Do you like the name given to you?

Some interesting links

Simon M. Laham, Peter Koval, Adam L. Alter. The name-pronunciation effect: Why people like Mr. Smith more than Mr. Colquhoun. Journal of Experimental Social Psychology 48 (2012)

Newman EJ, Sanson M, Miller EK, Quigley-McBride A, Foster JL, et al. (2014) People with Easier to Pronounce Names Promote Truthiness of Claims. PLoS ONE 9(2): e88671. doi:10.1371/journal.pone.0088671

Saku Aura & Gregory D. Hess, 2010. “What’s In A Name?,” Economic Inquiry, Western Economic Association International, vol. 48(1), pages 214-227, 01.

Swedish study confirms foreign name CV bias

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Happy 3rd Birthday Rehan!

Source: freeallimages.com

Source: freeallimages.com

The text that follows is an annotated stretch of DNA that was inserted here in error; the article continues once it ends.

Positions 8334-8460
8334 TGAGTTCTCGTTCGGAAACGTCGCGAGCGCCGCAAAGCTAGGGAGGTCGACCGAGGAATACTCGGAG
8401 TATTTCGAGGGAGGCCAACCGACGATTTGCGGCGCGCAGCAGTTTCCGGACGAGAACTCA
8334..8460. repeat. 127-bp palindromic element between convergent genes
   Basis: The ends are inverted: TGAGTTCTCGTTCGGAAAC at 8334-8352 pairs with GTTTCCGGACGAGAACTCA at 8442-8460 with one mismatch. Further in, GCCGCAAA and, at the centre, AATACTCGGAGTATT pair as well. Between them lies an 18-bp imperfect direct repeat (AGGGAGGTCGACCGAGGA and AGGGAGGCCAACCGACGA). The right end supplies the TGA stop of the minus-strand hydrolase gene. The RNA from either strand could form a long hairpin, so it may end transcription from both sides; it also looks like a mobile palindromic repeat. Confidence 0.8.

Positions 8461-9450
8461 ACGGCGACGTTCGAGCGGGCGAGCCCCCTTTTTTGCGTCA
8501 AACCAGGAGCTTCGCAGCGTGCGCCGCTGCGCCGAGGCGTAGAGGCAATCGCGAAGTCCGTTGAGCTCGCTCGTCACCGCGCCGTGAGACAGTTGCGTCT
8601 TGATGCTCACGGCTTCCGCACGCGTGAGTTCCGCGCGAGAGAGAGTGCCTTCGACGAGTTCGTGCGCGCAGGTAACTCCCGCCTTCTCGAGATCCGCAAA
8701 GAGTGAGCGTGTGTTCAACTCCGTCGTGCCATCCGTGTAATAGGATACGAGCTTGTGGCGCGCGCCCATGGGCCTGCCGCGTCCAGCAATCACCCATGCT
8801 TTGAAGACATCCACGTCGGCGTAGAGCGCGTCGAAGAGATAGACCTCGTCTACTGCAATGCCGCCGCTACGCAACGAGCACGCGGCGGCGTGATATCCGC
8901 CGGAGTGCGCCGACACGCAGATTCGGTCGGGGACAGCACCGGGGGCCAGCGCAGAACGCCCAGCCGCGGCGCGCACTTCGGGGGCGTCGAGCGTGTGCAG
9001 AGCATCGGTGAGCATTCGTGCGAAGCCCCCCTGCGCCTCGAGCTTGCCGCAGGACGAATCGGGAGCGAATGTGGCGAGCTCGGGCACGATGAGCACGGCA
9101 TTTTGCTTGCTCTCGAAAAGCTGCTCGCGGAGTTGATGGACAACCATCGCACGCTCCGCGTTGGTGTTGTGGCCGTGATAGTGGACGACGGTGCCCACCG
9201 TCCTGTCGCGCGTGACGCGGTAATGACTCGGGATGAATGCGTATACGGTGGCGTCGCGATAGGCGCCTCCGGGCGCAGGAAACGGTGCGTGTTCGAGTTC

Rehan, Rehan, Rehan! Happy birthday baby! What a year this has been, full of contradictions! You’ve been carefree yet so attached. Dramatic yet so calm. Loud yet so serene. Energetic yet so blasé. Difficult yet so compliant. Secure yet so vulnerable. Shy yet so cheeky. Relishing life with your contagious exuberance, you are a picture of joie de vivre, taking absolute delight in just being.

Puss in Boots cute expressionThis year you graduated from the College of Utmost Cuteness with Honors! Oh how you can charm the pants of anyone, talking so earnestly in that cute lispy baby way. You can pull of the Puss in Boots look faultlessly to your advantage, leaving us feeling warm and fuzzy but always with a nagging feeling that we are in some way being manipulated by this charm. You negotiate an extra cookie with simple but heart-warming comments like ‘but you’re my favourite girl!’, how can I say no to anything after that!